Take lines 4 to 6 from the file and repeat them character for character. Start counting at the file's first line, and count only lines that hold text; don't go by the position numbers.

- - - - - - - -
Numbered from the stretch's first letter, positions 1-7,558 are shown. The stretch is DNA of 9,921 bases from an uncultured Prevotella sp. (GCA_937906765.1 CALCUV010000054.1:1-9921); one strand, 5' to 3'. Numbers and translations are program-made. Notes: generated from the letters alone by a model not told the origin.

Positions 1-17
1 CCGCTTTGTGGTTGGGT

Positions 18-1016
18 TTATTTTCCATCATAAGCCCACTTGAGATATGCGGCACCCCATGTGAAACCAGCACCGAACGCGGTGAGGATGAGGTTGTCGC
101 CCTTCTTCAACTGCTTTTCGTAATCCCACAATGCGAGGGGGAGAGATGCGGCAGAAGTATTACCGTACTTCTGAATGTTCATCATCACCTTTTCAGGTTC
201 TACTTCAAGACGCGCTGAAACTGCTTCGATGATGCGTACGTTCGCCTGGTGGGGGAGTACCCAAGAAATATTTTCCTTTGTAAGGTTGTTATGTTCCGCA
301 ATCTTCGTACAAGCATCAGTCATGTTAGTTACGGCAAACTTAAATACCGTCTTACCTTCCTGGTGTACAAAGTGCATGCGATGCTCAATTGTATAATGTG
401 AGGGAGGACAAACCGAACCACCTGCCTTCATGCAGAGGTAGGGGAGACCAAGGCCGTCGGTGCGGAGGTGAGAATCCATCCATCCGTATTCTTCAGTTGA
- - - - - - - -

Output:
Positions 18-1016
18 TTATTTTCCATCATAAGCCCACTTGAGATATGCGGCACCCCATGTGAAACCAGCACCGAACGCGGTGAGGATGAGGTTGTCGC
101 CCTTCTTCAACTGCTTTTCGTAATCCCACAATGCGAGGGGGAGAGATGCGGCAGAAGTATTACCGTACTTCTGAATGTTCATCATCACCTTTTCAGGTTC